After 42 years and eight films, creator George Lucas and co-writer and director JJ Abrams close out the Star Wars series with a 142-minute crowd-pleaser.

It’s a challenge tying up a story that was first told in 1977 and has travelled forwards and backwards and then leapt ahead in time. Like the preceding episodes, this chapter too opens in a galaxy far, far away, but it quickens to a resolution. Rey (Daisy Ridley) is still on a quest to fill in the blanks about her childhood, parentage and purpose. Kylo Ren (Adam Driver), lured more and more by the Dark Side and the ashen-faced emperor Palpatine (Ian McDiarmid), is on his way to planet Exogol, the lair for the Sith. Will Kylo, who is still overcoming granddaddy issues (Darth Vader, represented by his damaged mask), take over the reins of the Final Order?

By now Ren and Rey’s yin and yang are hyper-synced and they frequently intercept each other in parallel planes, crossing their respective red and blue light sabers. Get a room, you feel like shouting to them.

Carrie Fisher is alive (enhanced with special effects) as Princess Leia. But will fans get to say a last goodbye to Luke Skywalker (Mark Hamill) and Han Solo (Harrison Ford)? Eventually who will live, who will die and will this really be the end game for Star Wars?

Stars Wars: The Rise of Skywalker (2019).

Set to pulsating music, including the now famous signature tune (because every character’s entry is to be rewarded), the film is fast-paced but not as glib as some of the previous ones. The dialogue and situations are often cheesy (brace yourself for a pep talk by Oscar Isaac’s Poe) and some resolutions are far too easy. Yet, Chapter IX is a must-watch for Star Wars fans because it gives closure.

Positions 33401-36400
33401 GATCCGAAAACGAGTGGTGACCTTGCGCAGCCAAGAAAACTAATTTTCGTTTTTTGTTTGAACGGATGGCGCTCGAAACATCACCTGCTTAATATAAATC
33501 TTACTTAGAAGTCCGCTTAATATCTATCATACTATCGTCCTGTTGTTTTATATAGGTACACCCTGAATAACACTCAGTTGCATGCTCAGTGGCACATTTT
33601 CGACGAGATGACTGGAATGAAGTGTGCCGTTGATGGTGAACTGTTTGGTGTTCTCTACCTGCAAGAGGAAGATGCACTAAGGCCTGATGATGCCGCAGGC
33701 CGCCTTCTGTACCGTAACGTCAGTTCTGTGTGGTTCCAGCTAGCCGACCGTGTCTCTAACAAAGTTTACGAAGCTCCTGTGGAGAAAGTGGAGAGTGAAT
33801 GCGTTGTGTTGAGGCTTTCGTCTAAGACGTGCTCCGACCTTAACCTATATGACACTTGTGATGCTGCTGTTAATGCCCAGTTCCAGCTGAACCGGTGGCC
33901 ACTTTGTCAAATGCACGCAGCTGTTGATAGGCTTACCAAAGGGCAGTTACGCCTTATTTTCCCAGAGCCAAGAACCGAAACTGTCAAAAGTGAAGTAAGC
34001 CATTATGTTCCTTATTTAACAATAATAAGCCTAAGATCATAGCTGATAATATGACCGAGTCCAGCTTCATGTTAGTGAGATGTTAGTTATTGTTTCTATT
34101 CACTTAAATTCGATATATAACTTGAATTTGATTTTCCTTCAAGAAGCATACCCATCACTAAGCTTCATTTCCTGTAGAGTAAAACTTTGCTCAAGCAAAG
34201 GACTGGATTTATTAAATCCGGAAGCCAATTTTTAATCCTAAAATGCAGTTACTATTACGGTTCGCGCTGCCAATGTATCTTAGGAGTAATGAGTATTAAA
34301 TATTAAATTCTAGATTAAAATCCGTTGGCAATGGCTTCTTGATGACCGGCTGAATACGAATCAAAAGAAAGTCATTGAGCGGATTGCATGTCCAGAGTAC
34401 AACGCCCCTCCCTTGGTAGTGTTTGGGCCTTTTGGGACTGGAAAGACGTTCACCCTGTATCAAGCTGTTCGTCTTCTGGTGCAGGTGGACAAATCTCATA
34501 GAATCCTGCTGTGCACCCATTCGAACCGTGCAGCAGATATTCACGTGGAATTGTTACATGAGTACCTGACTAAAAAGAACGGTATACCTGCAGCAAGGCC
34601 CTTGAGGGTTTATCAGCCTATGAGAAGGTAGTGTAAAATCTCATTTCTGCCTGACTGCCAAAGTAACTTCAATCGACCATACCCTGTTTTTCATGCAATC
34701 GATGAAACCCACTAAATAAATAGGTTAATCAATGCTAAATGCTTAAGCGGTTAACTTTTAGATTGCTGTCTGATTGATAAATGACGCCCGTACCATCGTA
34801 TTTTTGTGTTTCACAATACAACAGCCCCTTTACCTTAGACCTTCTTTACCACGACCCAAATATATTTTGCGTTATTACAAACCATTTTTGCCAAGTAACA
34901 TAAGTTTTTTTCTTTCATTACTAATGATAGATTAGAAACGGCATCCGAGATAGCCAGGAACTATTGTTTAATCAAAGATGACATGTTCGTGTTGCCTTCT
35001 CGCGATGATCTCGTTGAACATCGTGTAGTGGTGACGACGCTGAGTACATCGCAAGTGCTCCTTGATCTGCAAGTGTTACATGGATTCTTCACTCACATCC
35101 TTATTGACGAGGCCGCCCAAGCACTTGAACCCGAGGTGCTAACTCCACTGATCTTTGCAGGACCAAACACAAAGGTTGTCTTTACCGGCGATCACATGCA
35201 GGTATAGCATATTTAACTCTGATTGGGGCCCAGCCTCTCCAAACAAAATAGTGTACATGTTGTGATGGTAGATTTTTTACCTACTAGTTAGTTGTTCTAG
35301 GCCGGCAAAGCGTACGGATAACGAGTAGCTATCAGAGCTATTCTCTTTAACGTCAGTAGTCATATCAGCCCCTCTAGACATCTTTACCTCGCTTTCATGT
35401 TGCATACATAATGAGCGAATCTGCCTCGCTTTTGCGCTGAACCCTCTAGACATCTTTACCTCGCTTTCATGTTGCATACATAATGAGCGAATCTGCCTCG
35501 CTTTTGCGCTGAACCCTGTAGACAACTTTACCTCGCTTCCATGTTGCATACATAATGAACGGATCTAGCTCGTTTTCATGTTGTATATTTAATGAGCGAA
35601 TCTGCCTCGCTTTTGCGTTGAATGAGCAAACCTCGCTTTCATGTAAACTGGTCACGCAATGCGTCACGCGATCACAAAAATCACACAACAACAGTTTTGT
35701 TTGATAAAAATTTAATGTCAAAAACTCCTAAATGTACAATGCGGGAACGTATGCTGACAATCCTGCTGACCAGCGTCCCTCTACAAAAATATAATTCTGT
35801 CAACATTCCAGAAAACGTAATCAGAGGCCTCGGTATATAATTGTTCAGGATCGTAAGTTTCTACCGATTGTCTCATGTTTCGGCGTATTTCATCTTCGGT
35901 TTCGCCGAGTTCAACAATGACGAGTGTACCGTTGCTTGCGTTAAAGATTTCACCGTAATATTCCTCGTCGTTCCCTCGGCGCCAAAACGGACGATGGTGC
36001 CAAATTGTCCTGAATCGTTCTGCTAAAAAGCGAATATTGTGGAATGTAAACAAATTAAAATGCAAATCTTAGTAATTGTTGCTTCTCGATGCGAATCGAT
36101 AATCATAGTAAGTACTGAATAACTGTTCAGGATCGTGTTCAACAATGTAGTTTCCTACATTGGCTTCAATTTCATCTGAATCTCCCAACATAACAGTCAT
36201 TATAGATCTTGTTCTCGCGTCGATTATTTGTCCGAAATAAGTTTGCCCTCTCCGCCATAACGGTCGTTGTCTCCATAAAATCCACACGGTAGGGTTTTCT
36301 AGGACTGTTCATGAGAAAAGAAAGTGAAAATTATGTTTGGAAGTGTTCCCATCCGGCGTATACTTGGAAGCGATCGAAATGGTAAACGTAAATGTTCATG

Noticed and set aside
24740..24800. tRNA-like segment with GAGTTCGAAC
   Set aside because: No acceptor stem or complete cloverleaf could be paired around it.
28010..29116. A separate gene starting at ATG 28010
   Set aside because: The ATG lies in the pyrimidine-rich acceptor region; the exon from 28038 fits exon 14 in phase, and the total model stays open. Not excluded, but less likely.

If Ridley does not have the charisma for a leading lady though she throws her all into Jedi business, Driver makes up for it in his own brooding way. His depictions of Kylo Ren and his real self Ben Solo – two characters in one – is best seen in the scene where an unarmed Kylo gets hold of a lightsaber. A slight grin and a subtle jig shows how the son of Hans Solo and Princes Leia has dealt with the Dark Side. But this is not Ren’s story as much as Rey’s, though one wishes it was.

Abrams maintains a certain dated filming technique, reminiscent of the first trio of films, while adding modern-day computer graphics to breathlessly edited action sequences. While the script offers too many opportunities for homages, fans will be pleased to see almost every epic character make at least a brief entrance. A number of the old favourites return, including the droids C3PO, R2D2 and BB-8, besides Chewbacca and Lando Calrissian. There are some additions, such Stormtroopers with enhanced skills and a few new cutesy creatures, including the mini droidsmith Babu Frik and additional concepts such as lightspeed skipping and wayfinders.

At the end, even as Lucas and Abrams put a bow on it, you wish this wasn’t the final farewell to the space opera. Or maybe it isn’t.

Stars Wars: The Rise of Skywalker (2019). Courtesy Lucasfilm.